Northern Pets

Earlier this week, OHS volunteers and staff welcomed 22 adorable stray animals into our shelter. Five kittens, eight cats, seven dogs and two puppies arrived on Monday afternoon from Obedjiwan, a First Nation community in northern Quebec. The dogs greeted the staff with wagging tails; the cats with loud purrs.

With limited resources for animals in Canada’s northern communities and no veterinarians, many pets are unsterilized, starving and homeless. Countless dogs are shot in a bid to control overpopulation problems.

mom dog with 2 puppies kittens

The sad reality in Canada’s northern communities is that there are virtually no resources to address animal welfare. At the OHS, we believe it is our responsibility to help animals in jurisdictions that are facing this reality. In partnership with Humane Society International and Chiots Nordiques, we are able to provide help to these vulnerable animals without diminishing the care and attention we give to local animals.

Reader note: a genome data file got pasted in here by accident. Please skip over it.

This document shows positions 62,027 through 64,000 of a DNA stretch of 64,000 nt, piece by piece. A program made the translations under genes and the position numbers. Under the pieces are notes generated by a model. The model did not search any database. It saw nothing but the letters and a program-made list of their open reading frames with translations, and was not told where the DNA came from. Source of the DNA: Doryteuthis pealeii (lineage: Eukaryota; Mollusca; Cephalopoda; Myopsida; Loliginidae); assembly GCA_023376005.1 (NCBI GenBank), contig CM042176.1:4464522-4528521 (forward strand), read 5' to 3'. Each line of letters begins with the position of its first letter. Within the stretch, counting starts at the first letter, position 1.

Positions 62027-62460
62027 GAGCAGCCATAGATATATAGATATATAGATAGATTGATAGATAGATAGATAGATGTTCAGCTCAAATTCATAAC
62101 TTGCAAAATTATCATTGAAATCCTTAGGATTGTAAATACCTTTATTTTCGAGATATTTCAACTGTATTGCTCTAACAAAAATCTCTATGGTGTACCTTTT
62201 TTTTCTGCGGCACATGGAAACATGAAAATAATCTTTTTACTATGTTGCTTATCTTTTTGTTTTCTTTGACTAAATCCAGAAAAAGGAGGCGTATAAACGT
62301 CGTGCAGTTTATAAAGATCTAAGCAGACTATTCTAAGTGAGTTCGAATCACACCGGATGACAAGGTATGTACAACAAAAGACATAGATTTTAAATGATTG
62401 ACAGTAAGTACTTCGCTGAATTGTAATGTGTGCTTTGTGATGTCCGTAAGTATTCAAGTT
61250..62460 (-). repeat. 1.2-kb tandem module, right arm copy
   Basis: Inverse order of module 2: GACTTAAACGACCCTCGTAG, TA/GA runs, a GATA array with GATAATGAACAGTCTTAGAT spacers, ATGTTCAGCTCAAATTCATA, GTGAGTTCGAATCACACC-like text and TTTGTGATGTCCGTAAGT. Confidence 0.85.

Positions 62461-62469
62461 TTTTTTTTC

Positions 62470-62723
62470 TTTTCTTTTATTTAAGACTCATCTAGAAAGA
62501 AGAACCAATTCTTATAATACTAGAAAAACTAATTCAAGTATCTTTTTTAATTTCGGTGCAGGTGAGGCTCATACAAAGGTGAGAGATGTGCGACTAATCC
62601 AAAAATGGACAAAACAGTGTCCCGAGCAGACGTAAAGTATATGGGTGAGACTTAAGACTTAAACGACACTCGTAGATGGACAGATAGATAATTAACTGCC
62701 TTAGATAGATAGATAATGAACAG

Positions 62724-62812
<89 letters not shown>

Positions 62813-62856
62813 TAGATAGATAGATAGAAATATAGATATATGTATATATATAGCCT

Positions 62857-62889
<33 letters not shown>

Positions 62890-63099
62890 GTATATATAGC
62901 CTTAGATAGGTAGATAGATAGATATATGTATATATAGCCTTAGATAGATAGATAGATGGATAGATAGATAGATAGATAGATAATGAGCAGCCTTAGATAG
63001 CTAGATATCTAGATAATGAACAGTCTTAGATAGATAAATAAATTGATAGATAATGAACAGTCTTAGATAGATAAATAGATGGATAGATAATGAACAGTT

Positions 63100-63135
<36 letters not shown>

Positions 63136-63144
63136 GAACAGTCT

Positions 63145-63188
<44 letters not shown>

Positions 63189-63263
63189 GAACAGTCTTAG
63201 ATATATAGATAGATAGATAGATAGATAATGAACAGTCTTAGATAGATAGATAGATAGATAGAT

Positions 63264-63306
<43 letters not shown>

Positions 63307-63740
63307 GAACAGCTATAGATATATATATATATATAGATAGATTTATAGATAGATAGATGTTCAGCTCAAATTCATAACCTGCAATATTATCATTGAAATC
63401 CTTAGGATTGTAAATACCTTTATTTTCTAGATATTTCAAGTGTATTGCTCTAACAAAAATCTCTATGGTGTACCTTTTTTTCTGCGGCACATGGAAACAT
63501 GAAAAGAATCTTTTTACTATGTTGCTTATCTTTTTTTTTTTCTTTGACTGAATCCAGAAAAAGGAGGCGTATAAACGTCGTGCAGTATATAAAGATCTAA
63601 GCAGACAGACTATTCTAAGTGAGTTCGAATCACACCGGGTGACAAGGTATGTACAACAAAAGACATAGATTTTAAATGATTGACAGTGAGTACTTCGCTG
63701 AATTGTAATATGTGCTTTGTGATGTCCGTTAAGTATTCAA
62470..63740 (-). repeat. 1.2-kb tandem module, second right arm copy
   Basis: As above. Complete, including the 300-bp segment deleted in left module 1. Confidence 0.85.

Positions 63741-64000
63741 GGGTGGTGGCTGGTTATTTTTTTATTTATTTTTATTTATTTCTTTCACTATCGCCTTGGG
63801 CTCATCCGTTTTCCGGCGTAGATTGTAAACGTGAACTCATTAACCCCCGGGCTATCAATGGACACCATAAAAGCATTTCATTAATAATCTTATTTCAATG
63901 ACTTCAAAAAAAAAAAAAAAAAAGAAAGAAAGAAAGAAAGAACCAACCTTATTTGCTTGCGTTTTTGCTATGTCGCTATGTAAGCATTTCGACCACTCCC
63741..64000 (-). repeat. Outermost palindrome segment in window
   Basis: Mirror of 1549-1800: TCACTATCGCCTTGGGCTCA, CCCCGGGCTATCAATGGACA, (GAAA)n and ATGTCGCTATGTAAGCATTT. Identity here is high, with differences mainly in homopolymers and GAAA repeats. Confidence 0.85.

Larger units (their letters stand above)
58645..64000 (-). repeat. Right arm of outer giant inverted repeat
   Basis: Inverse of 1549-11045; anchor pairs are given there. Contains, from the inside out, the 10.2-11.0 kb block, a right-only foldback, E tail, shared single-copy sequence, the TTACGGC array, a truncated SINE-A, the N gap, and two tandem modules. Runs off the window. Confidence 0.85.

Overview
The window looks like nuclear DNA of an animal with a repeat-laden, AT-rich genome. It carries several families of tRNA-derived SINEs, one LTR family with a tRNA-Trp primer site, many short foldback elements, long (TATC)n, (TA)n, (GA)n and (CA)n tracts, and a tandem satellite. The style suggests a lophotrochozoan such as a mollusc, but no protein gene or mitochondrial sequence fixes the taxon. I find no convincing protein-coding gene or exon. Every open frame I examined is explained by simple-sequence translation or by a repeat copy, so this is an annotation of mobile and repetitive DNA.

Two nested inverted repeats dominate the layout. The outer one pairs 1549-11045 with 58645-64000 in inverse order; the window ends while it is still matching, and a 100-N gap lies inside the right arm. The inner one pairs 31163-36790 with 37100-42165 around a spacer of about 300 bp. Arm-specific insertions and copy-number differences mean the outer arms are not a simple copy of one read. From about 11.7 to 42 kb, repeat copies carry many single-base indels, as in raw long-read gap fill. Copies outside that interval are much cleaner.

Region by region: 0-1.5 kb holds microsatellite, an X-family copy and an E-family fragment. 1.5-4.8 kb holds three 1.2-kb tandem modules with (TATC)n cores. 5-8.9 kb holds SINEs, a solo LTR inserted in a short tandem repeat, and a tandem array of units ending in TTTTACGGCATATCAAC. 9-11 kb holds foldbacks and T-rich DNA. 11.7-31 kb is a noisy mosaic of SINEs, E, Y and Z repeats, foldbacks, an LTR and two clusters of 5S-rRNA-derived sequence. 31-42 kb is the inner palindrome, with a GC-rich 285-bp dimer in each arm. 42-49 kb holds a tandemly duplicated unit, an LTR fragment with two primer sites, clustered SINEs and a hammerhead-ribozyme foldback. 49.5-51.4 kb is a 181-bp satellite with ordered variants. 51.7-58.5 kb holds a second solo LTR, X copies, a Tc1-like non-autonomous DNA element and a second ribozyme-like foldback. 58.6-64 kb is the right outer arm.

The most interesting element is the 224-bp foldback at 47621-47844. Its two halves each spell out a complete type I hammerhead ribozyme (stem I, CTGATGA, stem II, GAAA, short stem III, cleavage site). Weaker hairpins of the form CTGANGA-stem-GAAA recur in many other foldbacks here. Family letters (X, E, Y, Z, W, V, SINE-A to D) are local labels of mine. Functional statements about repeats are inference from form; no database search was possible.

This week, we are focusing on flea treatments, vaccines, deworming, microchipping, spaying and neutering for these animals. The OHS clinic staff are working hard to make sure each of these animals is provided appropriate and immediate care. That’s why we need your help: you can give these animals the second chance they deserve with your donation.

Please make a small gift towards the cost of their care, and for other animals like them who need a second chance.

P.S. — interested in adopting? Please drop by the Ottawa Humane Society’s Adoption Centre to complete an application to adopt. For more information, visit our Adoption FAQs or phone 613-725-3166 ext. 258.

Q: Aren’t there too many dogs already in Ottawa who need help?

A: Ottawa’s animals always come first in our programs. Because Ottawa’s dog owners are, as a whole, generally quite responsible, we do not see the overpopulation problems in dogs that we see in cats. Our capacity to adopt is greater than the number of dogs we have available for adoption, allowing us to assist other communities.

Q: Didn’t you have a kitty crisis earlier this year?

A: While we did see a surge in the number of cats needing our care earlier this summer, our community responded by adopting a record breaking 308 cats in the first three weeks of August. Now that we have “caught our breath”, we have room to accept the eight adult cats and five kittens.